Robert Estrin - piano expert

Are There Different Pianos Made for Different Types of Music?

An interesting question with a surprising answer

In this video, Robert discusses the different kind of pianos and how they can best be tailored to different styles of music.

Released on October 20, 2021

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DISCLAIMER: The views and the opinions expressed in this video are those of the author and do not necessarily reflect the views of Virtual Sheet Music and its employees.

Video Transcription

Welcome to livingspianos.com. Robert Estrin here with a question. Are there are rock pianos, classical pianos, jazz pianos, new age, pianos, rag time pianos? Are there different pianos made for different types of music? Sometimes you'll talk to people and say, "Oh, I want a Yamaha piano for rock to be able to get that. Get that bright sound that cuts through. Yeah.

And can you do that on a Steinway? Well, I just played that on the same piano I always play, that you've heard me play. A beautiful, slow mood of Beethoven's Pathitique Sonata. Same piano, same sound. So it can be done.

Let me give you a parallel. Computers. Are there computers made for business, computers made for photography, computers made for music, computers made for video? To some degree, yes. However, any high powered computer can accomplish any of those. Sure, a gaming computer might have a beefier graphics card, but any computer can do any job. Some might be a little bit better suited and some types of applications require more processing power of one sort or another.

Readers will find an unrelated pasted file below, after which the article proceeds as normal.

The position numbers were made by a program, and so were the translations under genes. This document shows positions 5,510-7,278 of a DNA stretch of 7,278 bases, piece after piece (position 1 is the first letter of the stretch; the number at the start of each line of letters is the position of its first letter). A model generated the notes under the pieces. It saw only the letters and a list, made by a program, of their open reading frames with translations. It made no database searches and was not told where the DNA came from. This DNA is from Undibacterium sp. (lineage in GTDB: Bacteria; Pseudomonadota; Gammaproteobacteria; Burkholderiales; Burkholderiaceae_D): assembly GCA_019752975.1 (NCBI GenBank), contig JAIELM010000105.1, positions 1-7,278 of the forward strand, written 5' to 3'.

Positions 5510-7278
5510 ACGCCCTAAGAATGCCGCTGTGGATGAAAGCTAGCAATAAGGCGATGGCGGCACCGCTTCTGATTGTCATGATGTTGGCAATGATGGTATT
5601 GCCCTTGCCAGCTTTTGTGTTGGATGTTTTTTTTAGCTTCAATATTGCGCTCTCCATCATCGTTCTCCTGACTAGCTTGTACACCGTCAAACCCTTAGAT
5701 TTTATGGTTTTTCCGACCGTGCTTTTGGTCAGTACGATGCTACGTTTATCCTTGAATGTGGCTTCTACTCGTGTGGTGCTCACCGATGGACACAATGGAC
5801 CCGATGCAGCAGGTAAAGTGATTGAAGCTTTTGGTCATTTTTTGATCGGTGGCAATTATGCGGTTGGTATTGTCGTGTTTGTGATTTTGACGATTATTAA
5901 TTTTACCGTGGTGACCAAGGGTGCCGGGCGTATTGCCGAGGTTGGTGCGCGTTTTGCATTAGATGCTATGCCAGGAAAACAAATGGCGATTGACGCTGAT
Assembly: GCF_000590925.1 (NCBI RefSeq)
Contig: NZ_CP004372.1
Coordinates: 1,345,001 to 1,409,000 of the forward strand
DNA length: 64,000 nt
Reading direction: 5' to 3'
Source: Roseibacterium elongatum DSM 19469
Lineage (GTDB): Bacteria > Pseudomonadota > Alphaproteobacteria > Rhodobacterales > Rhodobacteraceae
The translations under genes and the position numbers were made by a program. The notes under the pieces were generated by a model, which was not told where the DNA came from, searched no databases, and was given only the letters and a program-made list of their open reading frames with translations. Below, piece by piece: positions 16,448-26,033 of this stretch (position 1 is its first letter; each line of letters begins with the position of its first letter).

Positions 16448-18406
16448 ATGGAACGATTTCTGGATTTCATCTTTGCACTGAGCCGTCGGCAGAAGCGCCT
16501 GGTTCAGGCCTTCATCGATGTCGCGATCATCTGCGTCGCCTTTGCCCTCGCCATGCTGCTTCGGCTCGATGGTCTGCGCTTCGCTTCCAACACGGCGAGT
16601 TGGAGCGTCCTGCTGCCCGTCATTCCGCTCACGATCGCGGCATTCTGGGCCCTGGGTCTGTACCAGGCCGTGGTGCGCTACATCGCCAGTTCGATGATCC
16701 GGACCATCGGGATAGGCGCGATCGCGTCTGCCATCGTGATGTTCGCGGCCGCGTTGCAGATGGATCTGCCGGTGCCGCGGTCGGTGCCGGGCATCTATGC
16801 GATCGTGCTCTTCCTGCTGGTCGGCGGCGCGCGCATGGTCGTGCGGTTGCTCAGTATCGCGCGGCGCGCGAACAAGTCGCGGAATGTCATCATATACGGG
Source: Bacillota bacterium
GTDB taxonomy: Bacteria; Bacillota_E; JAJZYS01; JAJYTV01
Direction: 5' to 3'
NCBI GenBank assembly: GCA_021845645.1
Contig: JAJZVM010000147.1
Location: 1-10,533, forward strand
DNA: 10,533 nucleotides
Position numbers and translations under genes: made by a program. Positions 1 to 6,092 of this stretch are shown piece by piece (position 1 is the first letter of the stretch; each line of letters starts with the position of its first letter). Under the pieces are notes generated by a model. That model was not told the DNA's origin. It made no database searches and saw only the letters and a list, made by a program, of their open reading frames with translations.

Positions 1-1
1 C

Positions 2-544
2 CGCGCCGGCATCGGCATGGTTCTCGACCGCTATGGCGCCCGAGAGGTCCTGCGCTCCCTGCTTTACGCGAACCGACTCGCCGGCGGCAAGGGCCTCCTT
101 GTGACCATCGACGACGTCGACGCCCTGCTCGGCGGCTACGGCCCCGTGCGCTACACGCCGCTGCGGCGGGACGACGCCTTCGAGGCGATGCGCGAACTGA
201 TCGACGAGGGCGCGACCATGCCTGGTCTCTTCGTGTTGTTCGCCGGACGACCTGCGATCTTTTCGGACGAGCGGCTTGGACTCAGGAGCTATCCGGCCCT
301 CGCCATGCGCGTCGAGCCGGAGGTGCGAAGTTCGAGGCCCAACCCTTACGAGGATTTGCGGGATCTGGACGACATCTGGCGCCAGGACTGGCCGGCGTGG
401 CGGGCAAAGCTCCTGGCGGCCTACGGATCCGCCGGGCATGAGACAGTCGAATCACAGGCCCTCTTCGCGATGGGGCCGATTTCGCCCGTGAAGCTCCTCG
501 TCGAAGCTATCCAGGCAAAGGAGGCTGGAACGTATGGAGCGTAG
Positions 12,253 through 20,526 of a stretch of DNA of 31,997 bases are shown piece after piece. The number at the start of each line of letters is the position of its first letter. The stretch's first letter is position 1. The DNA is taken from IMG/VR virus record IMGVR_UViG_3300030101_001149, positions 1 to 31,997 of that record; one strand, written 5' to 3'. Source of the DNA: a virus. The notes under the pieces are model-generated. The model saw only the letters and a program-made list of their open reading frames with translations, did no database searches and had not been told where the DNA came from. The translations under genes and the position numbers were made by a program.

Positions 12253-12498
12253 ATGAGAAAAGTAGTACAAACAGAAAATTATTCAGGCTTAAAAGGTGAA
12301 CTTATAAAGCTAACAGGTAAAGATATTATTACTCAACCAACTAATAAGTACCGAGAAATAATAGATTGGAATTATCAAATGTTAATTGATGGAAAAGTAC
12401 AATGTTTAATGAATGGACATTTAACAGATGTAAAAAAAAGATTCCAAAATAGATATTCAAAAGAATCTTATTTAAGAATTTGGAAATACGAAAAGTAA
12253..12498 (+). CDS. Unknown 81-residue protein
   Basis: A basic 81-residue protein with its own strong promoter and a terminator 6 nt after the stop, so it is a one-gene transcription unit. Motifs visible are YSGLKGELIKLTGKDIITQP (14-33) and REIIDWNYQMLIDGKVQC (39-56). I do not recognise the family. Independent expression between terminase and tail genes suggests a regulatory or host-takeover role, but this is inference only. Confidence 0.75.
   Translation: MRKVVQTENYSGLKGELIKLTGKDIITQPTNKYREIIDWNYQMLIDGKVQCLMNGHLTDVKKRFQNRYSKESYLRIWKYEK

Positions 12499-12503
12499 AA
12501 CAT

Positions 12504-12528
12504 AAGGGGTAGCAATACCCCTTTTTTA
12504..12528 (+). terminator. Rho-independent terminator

Well, to a certain degree, the same is true with pianos. However, a great deal depends upon the voicing and regulation of the instrument. So you could take a piano like a Steinway, which you think of having a rich warm sound that maybe gets a little bit of that growl when you really lay into it? Well, harden those hammers, and guess what? You're going to have a really aggressive sounding piano, which might be appropriate for some classical pieces. You want brilliant treble and list, but it also could be great for rag time or rock.

So there aren't necessarily pianos that are built for different styles of music. I will say, however, the voicing of a piano has a lot to do with how appropriate they may be for a certain style or a certain player. For example, Vladimir Horowitz played on a super bright piano and, of course, he was a classical pianist. You might wonder why did he want to a bright piano? Well, his unique technique sitting low and playing very delicately, he could control that very bright piano and get all different colors from warm to bright, just from the amazing control he had, whereas other people might prefer a piano. My father, for example, always liked to have his piano's voiced on the warm side so that he could play powerfully and never overdrive the piano into a harsh sound, and yet get that beautiful, warm tone in his playing when he was playing delicate pianissimo.